Posted on

Feeder interlopers – on grackles and starlings

You’ve bought and/or cleaned your feeders.

You’ve taken the time to set up your feeding station to maximize the numbers of birds and bird species that might use it.

You’ve purchased high-quality, non-GMO bird feed and have stocked your station.

You’ve waited with excitement to see who comes to use your new arrangement.

…Common Grackles and European Starlings…

Sound familiar?

In their defence, both grackles and starlings are beautiful and intelligent birds that are only doing what all birds (and mammals) do… seeking and using readily available food sources. If you put out food they like in a set-up they can use, they will.

The problem for many is that both species are also aggressive at feeders (as are Blue Jays) and essentially “bully” other species away from the feeder. European Starlings are non-native (introduced from England into New York’s Central Park in the late-1800s) and invasive, often taking over native cavity-nesting species’ nests, either by excluding the adults or by destroying their eggs and taking over the nest. Although native to the area, Common Grackles can be aggressive nest predators that eat the eggs and young nestlings of other species.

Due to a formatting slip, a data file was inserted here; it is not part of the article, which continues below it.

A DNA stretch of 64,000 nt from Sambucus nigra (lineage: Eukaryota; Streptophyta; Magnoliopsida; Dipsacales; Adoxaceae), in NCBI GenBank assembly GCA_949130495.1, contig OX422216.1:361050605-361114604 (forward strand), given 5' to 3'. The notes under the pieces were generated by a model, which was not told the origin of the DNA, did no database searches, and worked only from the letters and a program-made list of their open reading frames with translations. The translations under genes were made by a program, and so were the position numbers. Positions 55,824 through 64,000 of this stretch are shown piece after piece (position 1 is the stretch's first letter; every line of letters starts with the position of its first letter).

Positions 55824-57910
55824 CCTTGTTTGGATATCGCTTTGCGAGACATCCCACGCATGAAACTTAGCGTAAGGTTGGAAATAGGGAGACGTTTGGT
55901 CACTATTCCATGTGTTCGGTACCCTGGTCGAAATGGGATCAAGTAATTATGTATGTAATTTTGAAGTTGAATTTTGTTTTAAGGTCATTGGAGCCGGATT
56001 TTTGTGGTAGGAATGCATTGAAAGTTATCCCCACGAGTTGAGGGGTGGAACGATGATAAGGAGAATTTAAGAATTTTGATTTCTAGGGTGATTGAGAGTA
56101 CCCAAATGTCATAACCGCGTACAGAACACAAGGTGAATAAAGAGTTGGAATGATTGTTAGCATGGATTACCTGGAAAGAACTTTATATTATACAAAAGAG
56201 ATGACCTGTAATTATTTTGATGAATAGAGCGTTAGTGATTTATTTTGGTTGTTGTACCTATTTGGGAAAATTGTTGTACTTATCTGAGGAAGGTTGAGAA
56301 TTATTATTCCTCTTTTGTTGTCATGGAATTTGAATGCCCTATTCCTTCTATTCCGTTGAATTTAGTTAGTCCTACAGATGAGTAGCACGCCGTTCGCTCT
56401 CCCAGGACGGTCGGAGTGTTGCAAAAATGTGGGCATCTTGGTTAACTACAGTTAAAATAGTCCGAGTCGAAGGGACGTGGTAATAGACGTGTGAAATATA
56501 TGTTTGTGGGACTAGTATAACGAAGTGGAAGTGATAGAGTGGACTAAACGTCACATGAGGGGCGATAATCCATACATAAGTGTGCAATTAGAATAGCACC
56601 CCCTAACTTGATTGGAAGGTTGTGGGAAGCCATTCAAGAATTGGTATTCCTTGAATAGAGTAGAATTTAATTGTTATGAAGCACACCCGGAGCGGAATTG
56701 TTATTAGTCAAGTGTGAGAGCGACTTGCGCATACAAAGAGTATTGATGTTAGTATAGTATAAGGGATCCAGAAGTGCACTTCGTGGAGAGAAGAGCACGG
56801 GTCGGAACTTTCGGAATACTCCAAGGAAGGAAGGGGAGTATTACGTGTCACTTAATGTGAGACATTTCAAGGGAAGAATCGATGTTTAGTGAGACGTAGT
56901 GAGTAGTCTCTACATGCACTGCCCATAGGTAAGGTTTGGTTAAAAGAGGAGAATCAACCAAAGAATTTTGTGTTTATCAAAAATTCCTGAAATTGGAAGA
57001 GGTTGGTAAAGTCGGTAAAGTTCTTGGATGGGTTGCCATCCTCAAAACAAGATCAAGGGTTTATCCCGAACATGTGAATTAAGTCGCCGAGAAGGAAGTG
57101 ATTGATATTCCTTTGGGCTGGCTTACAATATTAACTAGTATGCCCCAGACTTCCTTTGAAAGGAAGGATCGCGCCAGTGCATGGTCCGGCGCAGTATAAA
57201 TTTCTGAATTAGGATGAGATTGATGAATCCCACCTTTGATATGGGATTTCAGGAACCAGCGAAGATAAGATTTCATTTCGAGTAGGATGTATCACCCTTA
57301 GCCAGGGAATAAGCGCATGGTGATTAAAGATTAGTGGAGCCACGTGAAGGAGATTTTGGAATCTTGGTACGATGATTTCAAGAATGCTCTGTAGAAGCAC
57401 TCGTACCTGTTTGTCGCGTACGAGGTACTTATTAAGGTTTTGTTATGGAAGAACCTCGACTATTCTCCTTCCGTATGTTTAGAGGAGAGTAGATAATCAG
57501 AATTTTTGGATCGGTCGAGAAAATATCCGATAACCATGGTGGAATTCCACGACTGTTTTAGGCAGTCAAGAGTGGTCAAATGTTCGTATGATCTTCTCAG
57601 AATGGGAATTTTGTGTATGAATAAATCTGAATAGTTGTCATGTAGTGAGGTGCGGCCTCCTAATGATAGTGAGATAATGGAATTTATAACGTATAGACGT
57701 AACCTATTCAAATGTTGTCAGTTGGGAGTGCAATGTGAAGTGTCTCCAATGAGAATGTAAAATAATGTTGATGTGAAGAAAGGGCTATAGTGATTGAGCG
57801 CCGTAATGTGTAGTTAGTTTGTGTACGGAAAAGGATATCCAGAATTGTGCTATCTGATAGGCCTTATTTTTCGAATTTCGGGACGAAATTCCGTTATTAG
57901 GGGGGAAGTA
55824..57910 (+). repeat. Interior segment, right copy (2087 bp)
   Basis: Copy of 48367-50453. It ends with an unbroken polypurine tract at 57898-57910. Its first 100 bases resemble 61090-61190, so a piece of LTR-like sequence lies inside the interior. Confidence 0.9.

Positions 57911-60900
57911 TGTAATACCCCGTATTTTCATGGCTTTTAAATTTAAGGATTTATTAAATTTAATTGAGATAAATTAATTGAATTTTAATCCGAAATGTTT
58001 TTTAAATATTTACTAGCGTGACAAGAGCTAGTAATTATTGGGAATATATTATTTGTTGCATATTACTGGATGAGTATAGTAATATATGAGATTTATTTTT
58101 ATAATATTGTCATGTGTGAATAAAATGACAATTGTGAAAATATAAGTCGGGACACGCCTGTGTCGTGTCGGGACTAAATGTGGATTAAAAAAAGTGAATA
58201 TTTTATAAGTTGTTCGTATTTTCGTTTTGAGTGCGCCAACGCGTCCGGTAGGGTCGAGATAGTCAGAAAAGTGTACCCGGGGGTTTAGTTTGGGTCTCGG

So, what to do?

One option is to accept and get to know these species. As mentioned, they are beautiful and intelligent, their behaviour can be fascinating, and starlings are remarkable mimics able to copy the songs of a range of species.

Another option is to change your setup to make it less attractive or available to grackles and starlings. It may be ineffective, but a good start is to seal up any gaps or openings in your home, garage, or outbuildings that starlings might use for nesting.

In terms of feeders and feed, you can…

…make the food you put out harder for them to get:

  • smaller feeders may not allow larger-bodied species access to food
  • caged feeders allow smaller birds access while excluding grackles, starlings, and jays
  • Squirrel Buster feeders can be set to exclude the heavier grackles, and you can remove the perching ring to make them harder for starlings to use while still allowing smaller birds to
  • the holes in finch feeders are too small for grackles to access the finch seed
  • both species have a difficult time using upside-down suet feeders


…make the food you put out less attractive to them:

  • remove their preferred foods – sunflower seeds and peanuts – from your seed mix when they first arrive
  • offer safflower or our squirrel-free blend, which they don’t like.